WASHINGTON — A startup has raised $2.5 million in seed funding to further development of a software system to make it easier for companies to operate satellite constellations.
Quindar announced Jan. 24 it raised the $2.5 million seed round from Y Combinator, FCVC, Soma Capital and Liquid 2 Ventures. The company had recently participated in Y Combinator, the well-known Silicon Valley startup accelerator.
Nate Hamet, co-founder and chief executive of Quindar, said the funding would allow the company to hire more engineers to support its key product, a software-as-a-service system that can handle most aspects of the design and operation of satellite constellations, saving companies the time and money they would ordinarily have to spend to develop their own control systems.
Hamet and his five co-founders met while working at OneWeb, where they helped develop that broadband megaconstellation’s operations systems. “It takes years. It costs a lot of money,” he said, leading them to consider offering a software platform that can handle satellite operations as a service, modeled on Amazon Web Services and similar platforms.
Doing so can allow companies to speed development of their systems. “If we can enable startups to remove a year or two that they would have to do some of this development and integration that gives them the opportunity to focus on their value proposition,” he said.
Quindar’s software can support the design and testing of satellite constellations, as well as operations of satellites once launched. That includes working with ground station providers to arrange communication passes and performing incident monitoring on satellites.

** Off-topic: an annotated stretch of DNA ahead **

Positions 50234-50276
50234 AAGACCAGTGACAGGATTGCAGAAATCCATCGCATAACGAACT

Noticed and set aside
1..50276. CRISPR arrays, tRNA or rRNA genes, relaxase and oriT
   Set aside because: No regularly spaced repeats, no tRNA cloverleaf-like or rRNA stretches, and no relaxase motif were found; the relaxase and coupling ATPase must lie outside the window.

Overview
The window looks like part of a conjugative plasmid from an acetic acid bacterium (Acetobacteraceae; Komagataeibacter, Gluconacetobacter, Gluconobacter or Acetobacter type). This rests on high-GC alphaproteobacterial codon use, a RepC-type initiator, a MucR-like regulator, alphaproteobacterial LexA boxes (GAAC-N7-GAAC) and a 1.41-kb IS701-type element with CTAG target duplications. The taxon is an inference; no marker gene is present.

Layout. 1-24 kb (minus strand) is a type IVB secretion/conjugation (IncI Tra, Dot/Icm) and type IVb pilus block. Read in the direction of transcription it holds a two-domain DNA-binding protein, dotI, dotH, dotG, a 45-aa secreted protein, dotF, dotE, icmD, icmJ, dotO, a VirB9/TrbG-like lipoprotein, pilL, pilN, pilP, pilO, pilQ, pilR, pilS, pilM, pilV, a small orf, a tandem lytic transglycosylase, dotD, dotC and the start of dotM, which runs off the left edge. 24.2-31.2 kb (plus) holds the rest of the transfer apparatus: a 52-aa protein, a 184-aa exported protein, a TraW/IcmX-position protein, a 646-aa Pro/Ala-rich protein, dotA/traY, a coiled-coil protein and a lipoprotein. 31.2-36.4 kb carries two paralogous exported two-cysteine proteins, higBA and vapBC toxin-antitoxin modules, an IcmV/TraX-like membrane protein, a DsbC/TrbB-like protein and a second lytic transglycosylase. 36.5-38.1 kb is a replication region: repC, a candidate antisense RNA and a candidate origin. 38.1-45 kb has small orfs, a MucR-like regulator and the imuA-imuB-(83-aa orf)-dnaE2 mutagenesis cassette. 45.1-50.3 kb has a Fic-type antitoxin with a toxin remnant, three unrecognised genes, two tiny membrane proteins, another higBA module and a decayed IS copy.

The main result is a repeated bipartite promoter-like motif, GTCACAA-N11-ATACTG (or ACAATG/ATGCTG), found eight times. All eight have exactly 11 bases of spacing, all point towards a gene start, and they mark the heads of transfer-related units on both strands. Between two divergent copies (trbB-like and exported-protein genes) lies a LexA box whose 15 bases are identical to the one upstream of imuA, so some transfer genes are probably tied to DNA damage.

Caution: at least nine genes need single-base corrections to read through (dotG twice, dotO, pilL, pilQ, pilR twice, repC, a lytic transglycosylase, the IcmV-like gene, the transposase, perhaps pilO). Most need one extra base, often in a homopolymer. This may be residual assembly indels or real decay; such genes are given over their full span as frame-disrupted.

Hamet said the software is designed to scale to support very large constellations as well as multiple fleets of satellites by the same company. The company has not disclosed pricing, but he said it offers a discount to startups yet to launch their first satellite, and that pricing does not scale linearly as the constellation grows.
Quindar has several customers, which he said the company will announce in the coming weeks. The company has focused on startups, but is building its software to meet federal cybersecurity standards to be able to later also serve government users.
Going through Y Combinator helped the company refine its approach to the software. “We got into Y Combinator with an idea,” he said. “We weren’t business-minded, and we quickly realized that although we have operated satellites before, and we have designed the systems and the ground software to operate those satellites, that it’s our customers that we need to focus on, their current pain points.”
That also helped them attract investors for their seed round. Hamet said the round was oversubscribed. “We can stay pretty lean” as a software company, he said. The company is “remote-first,” he said, meeting in person quarterly, with additional benefits to support its staff working from home.
That funding will also be useful as the company looks at potentially tight capital markets in the near future. “Especially in these markets, it also means that we have a pretty good runway to get the product started and to be able to grow the team as we grow our business,” he said, estimating that the funding would support the company into 2025.